Canadian cannabis stocks have experienced a bout of severe of turbulence since late January. A report from The Globe and Mail released late on April 8 suggested that Toronto-Dominion Bank had taken steps to dissuade clients from venturing into the cannabis sector. TD Wealth Private Investment put a slew of cannabis stocks on its non-approved list of securities, demonstrating the turn of faith for advisors in what has been one of the most explosive sectors since late 2015.
Aurora Cannabis Inc. (TSX:ACB) stock plunged 27.6% month over month as of close on April 6. Shares are now down 15.6% in 2018 after reaching an all-time high of $15.20 in late January. Aurora has been a premier performer in the sector since the late summer of 2017 and made a huge splash with its acquisition of CanniMed Therapeutics Inc. to make it the largest producer in Canada.
Analysts were sounding the alarms over cannabis stock valuations in late 2017. A broader stock market sell-off has proven to be the catalyst in the now volatile sector. There are still options for investors eager to test the cannabis market ahead of recreational legalization.
What about Aurora? Does it make sense for investors to stack this company in their portfolios after the stock has almost halved since the beginning of the year?
Aurora released its fiscal 2018 second-quarter results on February 12. Active registered patients for its medical cannabis rose 12.6% from the first quarter of fiscal 2018 and 78% year over year. Grams sold jumped 30.5% from the first quarter to 1.16 million and surged 115.9% from the prior year.
Revenues increased 41.8% from the first quarter to $11.7 million and were up 201.2% from Q1 fiscal 2017. Cash cost of sales per gram and cash cost to produce per gram also dropped 19.4% and 24.6%, respectively. Dried cannabis sold in Germany rose 101.1% to $2.5 million. As of the end of the second quarter, Aurora boasted a production capacity of 240,000 kilograms per annum, with the acquisition of CanniMed boosting that capacity by 7,000 kg/year.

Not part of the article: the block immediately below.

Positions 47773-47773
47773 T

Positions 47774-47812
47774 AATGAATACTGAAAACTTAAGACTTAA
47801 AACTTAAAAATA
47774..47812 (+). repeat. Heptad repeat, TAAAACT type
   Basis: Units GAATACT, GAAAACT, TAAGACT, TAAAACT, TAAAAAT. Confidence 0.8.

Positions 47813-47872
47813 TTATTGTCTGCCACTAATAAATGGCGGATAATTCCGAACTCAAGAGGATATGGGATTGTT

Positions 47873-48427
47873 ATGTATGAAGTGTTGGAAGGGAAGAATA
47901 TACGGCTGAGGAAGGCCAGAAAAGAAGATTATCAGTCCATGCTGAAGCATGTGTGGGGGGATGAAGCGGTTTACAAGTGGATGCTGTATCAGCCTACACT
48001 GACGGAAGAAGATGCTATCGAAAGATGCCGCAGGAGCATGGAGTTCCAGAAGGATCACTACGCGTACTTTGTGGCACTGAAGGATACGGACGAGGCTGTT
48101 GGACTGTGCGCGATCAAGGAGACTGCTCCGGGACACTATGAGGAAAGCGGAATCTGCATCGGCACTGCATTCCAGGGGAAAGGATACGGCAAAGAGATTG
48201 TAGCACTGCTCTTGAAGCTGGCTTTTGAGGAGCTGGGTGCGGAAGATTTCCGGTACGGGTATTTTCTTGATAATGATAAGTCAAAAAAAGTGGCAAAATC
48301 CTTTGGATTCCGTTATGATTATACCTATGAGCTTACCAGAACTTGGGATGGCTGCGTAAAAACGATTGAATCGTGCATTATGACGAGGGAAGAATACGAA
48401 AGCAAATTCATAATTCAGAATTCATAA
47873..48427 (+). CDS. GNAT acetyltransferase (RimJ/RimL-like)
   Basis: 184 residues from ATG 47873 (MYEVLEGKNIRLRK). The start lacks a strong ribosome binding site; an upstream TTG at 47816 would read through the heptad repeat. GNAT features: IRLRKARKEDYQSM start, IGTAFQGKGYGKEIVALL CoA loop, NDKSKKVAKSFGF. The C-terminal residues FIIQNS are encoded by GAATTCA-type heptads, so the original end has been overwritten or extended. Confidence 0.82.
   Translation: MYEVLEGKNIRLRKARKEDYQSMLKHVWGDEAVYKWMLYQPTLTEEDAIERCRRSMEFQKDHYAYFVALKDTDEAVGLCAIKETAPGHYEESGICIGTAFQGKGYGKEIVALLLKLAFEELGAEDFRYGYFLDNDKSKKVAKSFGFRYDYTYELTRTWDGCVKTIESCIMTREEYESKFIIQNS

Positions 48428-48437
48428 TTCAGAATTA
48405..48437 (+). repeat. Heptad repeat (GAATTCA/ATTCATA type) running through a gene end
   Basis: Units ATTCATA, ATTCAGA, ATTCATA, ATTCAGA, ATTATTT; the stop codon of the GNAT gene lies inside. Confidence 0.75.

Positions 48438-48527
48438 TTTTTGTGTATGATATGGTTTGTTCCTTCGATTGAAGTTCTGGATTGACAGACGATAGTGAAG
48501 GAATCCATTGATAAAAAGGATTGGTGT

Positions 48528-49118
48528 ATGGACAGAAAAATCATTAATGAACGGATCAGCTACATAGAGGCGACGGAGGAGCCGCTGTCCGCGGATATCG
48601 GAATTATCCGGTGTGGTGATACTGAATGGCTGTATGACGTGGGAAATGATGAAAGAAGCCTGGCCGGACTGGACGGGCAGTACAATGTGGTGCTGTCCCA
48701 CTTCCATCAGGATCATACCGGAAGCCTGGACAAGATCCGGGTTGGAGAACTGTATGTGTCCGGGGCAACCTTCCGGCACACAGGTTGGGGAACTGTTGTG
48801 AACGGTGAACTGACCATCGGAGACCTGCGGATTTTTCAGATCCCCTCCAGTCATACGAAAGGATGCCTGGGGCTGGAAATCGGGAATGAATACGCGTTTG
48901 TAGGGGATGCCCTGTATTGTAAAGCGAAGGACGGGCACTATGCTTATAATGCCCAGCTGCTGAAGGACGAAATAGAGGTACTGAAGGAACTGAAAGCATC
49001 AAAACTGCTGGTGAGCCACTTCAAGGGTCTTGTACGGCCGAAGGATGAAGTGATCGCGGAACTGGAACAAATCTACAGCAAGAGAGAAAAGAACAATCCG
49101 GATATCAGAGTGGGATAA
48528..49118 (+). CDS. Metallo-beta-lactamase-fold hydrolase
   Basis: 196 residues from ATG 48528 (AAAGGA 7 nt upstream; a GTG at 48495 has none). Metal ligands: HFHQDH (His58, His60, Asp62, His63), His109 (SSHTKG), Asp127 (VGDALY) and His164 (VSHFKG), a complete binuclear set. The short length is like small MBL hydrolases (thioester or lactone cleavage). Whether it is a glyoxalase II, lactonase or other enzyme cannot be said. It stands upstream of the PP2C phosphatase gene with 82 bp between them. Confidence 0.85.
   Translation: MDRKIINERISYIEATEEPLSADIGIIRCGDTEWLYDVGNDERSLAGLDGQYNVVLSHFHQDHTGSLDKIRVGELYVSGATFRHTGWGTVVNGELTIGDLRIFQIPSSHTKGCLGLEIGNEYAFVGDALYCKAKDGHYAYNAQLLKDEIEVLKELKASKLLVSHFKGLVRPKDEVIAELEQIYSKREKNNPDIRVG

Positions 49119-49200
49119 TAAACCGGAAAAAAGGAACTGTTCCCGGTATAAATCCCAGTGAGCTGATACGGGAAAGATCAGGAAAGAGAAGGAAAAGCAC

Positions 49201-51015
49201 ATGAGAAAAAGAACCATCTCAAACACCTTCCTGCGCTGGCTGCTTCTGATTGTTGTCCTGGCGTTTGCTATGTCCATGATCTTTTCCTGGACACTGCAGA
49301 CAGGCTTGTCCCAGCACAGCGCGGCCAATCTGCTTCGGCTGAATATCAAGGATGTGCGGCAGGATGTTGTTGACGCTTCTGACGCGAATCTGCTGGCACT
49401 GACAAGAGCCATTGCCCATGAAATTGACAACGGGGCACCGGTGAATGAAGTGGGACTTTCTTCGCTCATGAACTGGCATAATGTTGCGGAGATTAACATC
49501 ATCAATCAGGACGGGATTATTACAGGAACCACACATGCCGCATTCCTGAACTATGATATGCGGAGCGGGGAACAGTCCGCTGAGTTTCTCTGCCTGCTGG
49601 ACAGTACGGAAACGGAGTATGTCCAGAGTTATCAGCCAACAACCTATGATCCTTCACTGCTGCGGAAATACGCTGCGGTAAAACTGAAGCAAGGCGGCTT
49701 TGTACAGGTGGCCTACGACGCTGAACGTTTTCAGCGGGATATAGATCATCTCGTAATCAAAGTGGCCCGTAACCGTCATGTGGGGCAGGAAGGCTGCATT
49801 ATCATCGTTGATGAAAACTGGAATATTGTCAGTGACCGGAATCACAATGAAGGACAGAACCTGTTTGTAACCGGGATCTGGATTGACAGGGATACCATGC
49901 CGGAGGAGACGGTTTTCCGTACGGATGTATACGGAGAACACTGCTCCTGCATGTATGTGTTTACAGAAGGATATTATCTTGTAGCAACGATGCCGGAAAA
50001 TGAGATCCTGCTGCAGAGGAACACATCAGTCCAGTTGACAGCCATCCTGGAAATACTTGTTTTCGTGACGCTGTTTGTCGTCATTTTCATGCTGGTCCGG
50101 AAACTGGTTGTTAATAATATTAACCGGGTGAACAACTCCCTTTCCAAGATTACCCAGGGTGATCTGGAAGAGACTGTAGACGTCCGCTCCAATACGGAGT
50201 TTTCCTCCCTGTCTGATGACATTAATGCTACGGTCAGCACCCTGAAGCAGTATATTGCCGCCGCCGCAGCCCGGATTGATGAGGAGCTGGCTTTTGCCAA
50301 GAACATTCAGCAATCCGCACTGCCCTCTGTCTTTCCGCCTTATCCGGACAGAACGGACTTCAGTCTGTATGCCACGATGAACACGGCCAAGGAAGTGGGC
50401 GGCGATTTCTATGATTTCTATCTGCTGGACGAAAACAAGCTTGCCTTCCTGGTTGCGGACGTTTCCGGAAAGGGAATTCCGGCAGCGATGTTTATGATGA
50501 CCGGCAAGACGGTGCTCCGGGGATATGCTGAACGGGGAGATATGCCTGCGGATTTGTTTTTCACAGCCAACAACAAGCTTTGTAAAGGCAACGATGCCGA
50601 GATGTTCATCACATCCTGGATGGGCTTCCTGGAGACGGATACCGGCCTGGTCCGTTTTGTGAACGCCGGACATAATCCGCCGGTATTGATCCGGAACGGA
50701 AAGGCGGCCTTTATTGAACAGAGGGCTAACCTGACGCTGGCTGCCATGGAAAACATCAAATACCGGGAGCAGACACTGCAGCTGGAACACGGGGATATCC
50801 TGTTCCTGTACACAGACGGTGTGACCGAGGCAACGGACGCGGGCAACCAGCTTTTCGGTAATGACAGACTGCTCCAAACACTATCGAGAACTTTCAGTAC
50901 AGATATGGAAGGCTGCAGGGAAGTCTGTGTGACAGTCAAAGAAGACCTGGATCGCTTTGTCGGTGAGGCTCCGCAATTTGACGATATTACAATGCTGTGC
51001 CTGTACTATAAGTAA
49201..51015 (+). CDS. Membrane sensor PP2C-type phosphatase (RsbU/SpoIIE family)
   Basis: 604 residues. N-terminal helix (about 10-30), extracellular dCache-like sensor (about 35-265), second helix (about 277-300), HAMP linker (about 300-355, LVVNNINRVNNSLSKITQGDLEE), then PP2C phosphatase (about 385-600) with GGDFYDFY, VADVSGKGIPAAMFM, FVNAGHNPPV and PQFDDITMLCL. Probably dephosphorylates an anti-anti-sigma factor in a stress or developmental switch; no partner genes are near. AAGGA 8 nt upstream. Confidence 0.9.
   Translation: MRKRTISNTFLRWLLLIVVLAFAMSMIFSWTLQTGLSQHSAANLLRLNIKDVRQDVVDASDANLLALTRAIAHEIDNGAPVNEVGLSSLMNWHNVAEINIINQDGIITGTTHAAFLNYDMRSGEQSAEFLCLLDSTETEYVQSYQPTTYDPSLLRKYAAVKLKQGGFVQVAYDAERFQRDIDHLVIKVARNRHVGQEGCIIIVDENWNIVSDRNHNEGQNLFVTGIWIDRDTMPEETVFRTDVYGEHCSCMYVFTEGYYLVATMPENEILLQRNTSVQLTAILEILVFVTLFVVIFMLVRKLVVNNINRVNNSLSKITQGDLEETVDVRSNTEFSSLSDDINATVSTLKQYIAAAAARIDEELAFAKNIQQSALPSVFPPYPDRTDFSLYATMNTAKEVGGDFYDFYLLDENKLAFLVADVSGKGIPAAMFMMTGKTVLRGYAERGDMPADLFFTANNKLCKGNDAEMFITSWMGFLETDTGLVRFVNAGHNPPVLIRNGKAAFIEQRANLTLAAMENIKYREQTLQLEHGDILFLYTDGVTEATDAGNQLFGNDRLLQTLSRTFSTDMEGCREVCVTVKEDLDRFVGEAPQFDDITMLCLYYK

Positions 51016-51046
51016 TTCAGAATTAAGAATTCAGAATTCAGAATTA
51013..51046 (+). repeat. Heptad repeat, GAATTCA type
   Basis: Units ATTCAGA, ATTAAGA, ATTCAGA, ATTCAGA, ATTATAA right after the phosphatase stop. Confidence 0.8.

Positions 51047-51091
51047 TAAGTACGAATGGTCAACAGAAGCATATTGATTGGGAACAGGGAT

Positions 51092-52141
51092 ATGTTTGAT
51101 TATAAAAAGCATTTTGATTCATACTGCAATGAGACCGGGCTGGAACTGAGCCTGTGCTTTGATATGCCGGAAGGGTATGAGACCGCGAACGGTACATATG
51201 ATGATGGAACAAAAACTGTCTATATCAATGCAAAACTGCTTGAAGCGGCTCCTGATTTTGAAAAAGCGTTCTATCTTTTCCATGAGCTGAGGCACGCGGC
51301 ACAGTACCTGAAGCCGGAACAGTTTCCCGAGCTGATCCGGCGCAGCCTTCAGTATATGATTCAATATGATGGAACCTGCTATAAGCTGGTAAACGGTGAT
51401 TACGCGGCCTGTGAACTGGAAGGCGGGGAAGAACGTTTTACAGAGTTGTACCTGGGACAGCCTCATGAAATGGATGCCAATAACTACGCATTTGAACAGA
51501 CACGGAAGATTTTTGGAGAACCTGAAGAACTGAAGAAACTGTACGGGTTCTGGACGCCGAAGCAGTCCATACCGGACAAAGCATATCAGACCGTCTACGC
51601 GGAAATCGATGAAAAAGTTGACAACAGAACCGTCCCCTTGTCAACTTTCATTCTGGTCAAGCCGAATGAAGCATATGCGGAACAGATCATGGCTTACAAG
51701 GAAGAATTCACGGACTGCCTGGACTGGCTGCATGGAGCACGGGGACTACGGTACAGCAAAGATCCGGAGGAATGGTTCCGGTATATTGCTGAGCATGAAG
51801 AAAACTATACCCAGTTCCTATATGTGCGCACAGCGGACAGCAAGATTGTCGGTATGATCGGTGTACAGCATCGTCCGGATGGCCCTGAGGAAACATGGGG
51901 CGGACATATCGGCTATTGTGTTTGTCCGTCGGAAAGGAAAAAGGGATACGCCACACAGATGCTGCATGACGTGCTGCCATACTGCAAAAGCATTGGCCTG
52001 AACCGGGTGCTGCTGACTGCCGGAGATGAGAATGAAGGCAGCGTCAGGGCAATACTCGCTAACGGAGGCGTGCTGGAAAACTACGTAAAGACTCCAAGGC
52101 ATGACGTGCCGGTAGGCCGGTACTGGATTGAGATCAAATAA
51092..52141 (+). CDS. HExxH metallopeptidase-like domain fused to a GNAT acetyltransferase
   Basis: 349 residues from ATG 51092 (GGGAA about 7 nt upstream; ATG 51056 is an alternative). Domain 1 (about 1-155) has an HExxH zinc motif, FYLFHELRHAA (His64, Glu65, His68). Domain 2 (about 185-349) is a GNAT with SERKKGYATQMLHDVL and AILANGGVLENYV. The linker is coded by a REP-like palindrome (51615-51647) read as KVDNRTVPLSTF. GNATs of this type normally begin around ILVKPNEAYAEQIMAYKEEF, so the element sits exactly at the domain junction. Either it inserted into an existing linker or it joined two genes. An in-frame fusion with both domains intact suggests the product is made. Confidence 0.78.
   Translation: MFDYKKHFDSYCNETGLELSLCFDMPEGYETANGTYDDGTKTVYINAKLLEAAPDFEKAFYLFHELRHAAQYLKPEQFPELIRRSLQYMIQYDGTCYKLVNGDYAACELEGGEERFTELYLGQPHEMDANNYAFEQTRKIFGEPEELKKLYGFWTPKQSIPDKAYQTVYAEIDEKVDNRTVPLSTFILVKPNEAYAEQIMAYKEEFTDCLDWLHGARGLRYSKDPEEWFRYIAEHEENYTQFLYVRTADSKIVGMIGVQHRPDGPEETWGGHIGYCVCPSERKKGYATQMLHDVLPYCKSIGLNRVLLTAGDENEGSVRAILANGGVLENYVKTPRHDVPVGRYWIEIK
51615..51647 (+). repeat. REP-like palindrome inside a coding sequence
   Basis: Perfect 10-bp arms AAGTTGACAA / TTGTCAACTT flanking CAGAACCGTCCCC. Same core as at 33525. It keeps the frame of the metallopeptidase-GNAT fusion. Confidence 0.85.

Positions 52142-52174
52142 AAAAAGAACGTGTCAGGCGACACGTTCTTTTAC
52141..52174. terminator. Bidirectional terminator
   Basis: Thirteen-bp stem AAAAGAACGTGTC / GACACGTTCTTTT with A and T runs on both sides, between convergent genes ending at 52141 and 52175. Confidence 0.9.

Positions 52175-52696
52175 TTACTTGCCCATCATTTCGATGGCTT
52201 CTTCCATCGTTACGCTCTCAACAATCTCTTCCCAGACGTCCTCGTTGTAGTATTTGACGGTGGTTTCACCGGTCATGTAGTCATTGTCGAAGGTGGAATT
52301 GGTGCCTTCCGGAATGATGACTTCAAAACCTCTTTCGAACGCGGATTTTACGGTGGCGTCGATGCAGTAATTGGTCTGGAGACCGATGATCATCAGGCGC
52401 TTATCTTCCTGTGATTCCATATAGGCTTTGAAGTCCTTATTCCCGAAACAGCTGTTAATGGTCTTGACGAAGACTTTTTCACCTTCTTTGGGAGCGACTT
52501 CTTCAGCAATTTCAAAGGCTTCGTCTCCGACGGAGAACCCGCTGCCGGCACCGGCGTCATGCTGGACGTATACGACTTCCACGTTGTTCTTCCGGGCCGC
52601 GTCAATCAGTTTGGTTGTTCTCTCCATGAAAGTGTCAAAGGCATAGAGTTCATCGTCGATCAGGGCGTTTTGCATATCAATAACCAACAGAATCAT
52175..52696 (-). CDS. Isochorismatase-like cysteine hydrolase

Its 2017 acquisition of Germany-based Pedanios GmbH provides the company with remarkable potential to break in to lucrative European markets. Pedanios is one of the only organizations in Germany to obtain E.U. GMP certification for the import, release, and distribution of cannabis. This also gives it access to other E.U. markets. Aurora recently won a public tender to supply medical cannabis to the Italian Ministry of Defence, which controls supply to the Italian market.
What will give investors pause, especially in light of current volatility, is Aurora’s current market cap, which exceeds $4 billion. Compare this to quarterly revenues, which just breached the $10 million mark. Earlier this year, I’d warned investors that cannabis companies were entering a “show-me” phase in the market. This could spark even sharper sell-offs when recreational legalization first gets underway, as industry experts are predicting a turbulent roll-out.
Aurora remains an enticing long-term hold considering its capacity and the headway it has made into European markets. However, in the short to medium term, the stock is unlikely to shake off this renewed volatility.